6 Big Changes in Bounty Hunting in the COVID-19 Era

Bounty hunting was never an easy job, and that wasn’t why you got into it anyway. But, like just about every other profession, COVID-19 has turned the profession on its head.

And that’s if you even still have any work at all. There are some 14,000 bail agents in the United States, but with hardly any bonds being posted, a lot of us are just sitting around twiddling our thumbs. There’s even speculation in major news media like CNBC that the entire industry is likely to take a permanent dive.

But bad guys keep doing bad things, and bounty hunters are by definition some tough hombres… you have to adjust to what is happening on the streets, and you have to have faith that your phone is going to start ringing again as society comes to grips with the pandemic and realizes that some people still need to go to jail. When that happens, there are at least six big changes you are going to have to come to grips with as you hit the streets.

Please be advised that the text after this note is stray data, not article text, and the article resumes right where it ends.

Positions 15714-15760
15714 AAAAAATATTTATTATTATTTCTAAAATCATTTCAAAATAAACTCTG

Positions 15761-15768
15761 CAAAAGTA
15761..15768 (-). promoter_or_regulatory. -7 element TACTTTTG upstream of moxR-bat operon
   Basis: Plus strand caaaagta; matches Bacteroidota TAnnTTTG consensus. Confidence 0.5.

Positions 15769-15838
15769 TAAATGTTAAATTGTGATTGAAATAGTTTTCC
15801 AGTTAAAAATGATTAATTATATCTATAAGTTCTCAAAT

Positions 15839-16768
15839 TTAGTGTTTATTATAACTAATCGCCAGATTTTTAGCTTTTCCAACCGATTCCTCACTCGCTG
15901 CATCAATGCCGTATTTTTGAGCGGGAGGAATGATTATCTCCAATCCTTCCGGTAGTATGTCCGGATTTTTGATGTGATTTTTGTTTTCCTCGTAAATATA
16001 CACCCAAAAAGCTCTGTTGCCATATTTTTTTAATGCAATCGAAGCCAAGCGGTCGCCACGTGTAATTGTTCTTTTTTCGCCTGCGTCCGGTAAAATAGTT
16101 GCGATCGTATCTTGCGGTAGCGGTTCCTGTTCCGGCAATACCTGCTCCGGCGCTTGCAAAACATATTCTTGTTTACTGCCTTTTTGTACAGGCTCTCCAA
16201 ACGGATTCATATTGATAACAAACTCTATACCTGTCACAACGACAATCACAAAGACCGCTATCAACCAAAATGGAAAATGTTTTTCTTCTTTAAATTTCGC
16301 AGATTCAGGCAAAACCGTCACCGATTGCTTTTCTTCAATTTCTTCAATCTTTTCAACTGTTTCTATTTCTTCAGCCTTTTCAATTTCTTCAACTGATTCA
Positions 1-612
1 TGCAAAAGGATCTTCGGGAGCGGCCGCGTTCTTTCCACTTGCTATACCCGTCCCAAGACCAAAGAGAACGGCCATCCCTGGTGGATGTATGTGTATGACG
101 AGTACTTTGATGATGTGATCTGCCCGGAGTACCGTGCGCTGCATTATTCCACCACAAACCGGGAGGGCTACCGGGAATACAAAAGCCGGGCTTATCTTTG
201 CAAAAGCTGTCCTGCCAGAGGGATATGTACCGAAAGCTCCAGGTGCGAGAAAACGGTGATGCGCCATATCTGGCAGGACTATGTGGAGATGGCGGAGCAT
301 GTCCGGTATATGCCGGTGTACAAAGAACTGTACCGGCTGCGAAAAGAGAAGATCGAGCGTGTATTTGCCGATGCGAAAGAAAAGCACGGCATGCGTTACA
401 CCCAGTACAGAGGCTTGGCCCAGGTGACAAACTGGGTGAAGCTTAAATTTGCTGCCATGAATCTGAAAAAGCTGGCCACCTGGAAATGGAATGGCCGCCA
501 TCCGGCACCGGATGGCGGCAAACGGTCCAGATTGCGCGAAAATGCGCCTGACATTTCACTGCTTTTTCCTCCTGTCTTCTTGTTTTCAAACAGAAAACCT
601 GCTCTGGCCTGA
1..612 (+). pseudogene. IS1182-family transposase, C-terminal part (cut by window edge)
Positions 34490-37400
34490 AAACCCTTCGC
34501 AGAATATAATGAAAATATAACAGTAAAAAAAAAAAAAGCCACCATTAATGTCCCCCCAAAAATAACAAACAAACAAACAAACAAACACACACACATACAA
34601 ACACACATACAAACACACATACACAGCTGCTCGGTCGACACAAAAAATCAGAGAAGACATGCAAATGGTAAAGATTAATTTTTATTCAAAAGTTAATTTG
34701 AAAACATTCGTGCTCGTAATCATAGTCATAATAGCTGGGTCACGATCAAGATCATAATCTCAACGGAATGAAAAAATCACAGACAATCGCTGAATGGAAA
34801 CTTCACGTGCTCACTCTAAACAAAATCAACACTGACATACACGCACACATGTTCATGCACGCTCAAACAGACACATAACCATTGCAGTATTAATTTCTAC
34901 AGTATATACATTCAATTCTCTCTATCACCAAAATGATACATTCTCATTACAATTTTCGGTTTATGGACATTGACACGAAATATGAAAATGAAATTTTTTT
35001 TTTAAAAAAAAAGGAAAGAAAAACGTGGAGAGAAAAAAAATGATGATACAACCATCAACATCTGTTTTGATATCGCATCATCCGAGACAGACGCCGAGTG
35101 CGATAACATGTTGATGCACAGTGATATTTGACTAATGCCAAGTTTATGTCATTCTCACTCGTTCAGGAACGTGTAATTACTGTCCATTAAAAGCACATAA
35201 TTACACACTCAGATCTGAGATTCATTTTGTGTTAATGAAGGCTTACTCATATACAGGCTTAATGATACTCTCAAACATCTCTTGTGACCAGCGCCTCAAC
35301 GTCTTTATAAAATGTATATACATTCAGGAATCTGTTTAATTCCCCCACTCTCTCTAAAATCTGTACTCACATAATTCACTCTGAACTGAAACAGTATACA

1. Contact Tracing is Basically Skip Tracing Without the Handcuffs

There is some good news that comes from the pandemic, though. Turns out your particular set of skills are suddenly in hot demand in an entirely new kind of public safety work: contact tracing.

Although many states and municipalities are still struggling to get their contact tracing programs off the ground, most of the eggheads seem to think this is going to be one of the big keys to getting the coronavirus under control. Just like crime, COVID-19 needs to be controlled by isolating the bad actors (the virus, in this case) from the general public.

To do that, contact tracers start with one person known to be infected, and work backward and forward to identify who they might have caught it from, and who else they might have infected… so those people can be isolated to keep the disease from spreading further. Is that not a job description tailor-made for a bounty hunter? And probably no one will want to shoot at you, either.

2. Bureaucratic Business Managed to Get Even Slower With COVID-19 Procedures

Paperwork is often the bane of the bounty hunter… bond applications, bail pieces, license applications, arrest warrants, business and tax filings.